I spent quite a bit of time as a missionary seeking out Evangelicals to talk with. (I spent 8 months of my mission within a mile of Azusa Pacific University, and I would tract through the student housing for fun.) Most of the Evangelicals that I met approached me with one of two attitudes: (1) ridicule, and (2 ) fear. I have never felt anyone fear me like I have felt in the presence of some true-believing Evangelicals when I was a missionary. I can chalk some of this up to pure physical presence (I was 6″2, and built a sort of like a skinny orangutan) but I am not a particularly hostile person, and I had made it clear that I was there to learn from them if they were.
It seemed that most of the fear came when I expressed my faith with both confidence and demonstrated knowledge of the Bible. I seemed to be able to explain my faith better than they could, and in a more confident spirit. Because they “knew” I was wrong, this made them fear that they did not have the prowess or ability to correct me, so they simply wanted escape. They saw me as a representative of the devil, when I knew I was a representative of God. I knew I was not from the devil, I knew I was there to save them, and they seemed to fear the salvation on offer. Their fear made me think that the Gospel they believed in must be deeply confused.
Christian J, commented on my post about evolution. In light of the conversion experience I had in November, my eyes opened to a a real vacancy within current Mormon practice and how the Gospel is taught to children. There is something that most Mormons just don’t get, or at least they don’t talk like they get it. They are often very hostile to it. I believe that a big part of the problem is the LDS understanding of sin. I want to be clear that I think that the problem is not in the LDS scriptures, it is in what is taught in primary. Mormons describe sin as crime, i.e. intentional disobedience to a law. I think this is a fundamental mistake that has dangerous psychological ramifications. This recent conference talk “Avoiding the Trap of Sin” which I chose at random from the LDS website gives a absolutely run-of-the-mill-LDS description of sin. Elder Mazzagardi explains:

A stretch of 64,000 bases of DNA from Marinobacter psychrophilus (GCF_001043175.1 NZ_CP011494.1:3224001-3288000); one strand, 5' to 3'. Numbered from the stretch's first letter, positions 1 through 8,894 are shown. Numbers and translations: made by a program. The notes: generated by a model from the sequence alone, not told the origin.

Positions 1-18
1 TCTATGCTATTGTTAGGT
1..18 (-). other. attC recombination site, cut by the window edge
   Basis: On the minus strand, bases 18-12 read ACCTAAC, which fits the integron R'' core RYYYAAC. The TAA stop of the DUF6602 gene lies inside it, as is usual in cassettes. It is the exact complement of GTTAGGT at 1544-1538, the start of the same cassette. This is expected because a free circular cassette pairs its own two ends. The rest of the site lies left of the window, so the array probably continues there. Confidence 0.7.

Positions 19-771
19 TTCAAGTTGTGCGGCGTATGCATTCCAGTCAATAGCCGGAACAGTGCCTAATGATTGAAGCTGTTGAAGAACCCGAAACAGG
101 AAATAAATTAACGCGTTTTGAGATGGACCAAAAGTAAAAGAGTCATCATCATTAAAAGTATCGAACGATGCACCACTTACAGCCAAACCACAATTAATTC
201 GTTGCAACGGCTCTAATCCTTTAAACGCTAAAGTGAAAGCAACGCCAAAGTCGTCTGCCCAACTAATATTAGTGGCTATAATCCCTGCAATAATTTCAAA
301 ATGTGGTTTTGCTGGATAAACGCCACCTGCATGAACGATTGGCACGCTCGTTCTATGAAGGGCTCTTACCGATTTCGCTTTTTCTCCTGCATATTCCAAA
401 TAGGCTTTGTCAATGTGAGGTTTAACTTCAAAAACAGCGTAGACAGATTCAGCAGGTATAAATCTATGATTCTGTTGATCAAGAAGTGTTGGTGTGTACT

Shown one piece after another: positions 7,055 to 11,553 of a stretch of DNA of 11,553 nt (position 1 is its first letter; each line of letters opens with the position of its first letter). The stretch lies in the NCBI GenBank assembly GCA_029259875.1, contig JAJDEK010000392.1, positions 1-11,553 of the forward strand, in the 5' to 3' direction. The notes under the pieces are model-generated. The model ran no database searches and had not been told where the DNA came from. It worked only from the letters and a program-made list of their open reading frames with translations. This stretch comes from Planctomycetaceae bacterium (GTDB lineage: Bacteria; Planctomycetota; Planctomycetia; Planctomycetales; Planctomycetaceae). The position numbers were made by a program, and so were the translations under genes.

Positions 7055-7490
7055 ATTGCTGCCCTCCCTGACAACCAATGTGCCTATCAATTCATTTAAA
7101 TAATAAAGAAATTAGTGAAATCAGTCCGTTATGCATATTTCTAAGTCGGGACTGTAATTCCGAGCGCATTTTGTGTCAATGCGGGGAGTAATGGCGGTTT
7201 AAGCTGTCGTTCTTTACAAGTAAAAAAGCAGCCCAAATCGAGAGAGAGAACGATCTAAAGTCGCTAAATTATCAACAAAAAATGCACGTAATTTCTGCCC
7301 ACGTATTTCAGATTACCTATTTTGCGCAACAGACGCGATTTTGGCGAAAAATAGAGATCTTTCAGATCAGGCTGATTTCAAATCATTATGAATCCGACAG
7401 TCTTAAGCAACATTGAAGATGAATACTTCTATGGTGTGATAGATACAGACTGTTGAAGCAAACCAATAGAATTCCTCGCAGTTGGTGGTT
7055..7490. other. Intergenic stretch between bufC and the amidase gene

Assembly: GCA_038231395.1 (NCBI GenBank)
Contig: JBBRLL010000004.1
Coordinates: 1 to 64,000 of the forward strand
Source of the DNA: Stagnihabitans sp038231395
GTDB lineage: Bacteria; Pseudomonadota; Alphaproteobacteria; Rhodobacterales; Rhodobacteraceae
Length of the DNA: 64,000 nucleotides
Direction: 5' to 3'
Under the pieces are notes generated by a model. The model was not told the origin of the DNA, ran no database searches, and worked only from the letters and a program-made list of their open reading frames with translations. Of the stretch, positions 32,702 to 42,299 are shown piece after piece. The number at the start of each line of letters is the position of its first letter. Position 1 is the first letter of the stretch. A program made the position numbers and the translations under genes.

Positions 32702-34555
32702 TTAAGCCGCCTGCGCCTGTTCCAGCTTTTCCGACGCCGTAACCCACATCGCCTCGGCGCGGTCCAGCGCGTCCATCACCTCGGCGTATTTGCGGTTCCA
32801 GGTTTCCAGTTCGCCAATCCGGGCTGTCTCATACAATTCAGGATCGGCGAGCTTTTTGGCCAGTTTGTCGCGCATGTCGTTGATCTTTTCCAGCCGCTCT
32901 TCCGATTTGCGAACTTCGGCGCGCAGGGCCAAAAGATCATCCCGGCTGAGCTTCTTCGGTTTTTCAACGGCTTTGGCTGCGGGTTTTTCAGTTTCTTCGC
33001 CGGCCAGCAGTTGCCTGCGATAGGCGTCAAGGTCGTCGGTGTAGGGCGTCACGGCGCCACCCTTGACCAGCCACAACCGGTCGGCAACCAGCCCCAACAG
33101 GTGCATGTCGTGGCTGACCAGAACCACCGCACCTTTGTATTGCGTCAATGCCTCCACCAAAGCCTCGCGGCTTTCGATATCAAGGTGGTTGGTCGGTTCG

I asked my blue-eyed, cheerful, and innocent granddaughter how she was preparing for baptism.
She answered with a question: “Grandpa, what is sin?”
I silently prayed for inspiration and tried to respond as simply as I could: “Sin is the intentional disobedience to God’s commandments. It makes Heavenly Father sad, and its results are suffering and sadness.”
Clearly concerned, she asked me, “And how does it get us?”
The question first reveals purity, but it also reveals a concern for how to avoid involvement with sin.
Elder Mazzagardi gives a typical Mormon caveat about the “trap of sin” and points to how a child might avoid involvement in sin:
When I was a teenager, my curfew was 10:00 p.m. Today, that is the time some go out in order to have fun. Yet we know that it is at night that some of the worst things happen. It is during the dark hours that some youth go to places with inappropriate environments, where music and lyrics do not allow them to have the companionship of the Holy Ghost. Then, under these circumstances, they become easy prey to sin.
This teaching and counsel seems like commonsense to a Mormon, and it is absolutely typical of what is taught in church. Mormons should realize that from a Christian point of view, it is near madness. Believing that we can “avoid involvement in sin” is a misunderstanding of Christianity. Continue reading
C.S. Lewis, in accord with other heavy hitters of Christian apologetics, contend that the most incontrovertible tenant of Christianity is original sin. (However, my favorite exposition of this doctrine is, of course, found here.) Indeed, most all people have an internal moral compass, a conscience, that tells them that they fall short of perfection. Those people incapable of feeling guilt are considered the most dangerous and potentially monstrous of all humans. While I am not convinced that universal sin is “proven” by the facts, it is clear that most of the people we call good or conscientious would agree that falling short of internal and external aspirations is a common part of life. Falling short is part of life not simply because we are defective, it seems to be an ingrained part of being a human to recognize that we do not live up to what our consciences aspire to. Even those that are often completely blind to their own faults can usually point out the faults of others. This brings guilt, perhaps one of the most important defenses against barbarism, yet it also one of those things that invariably saps happiness and joy from life.
What Christianity brings to the table is forgiveness. Evangelists tells us: “In Christ you will be saved and forgiven, white as snow.” Where Evangelicalism and Mormonism diverge is how they dish up the meaty meal of forgiveness to the believer. (To be specific: I am talking about how the forgiveness of is felt and experienced, not about whether or not either approach is justified by scripture, revelation or theology.)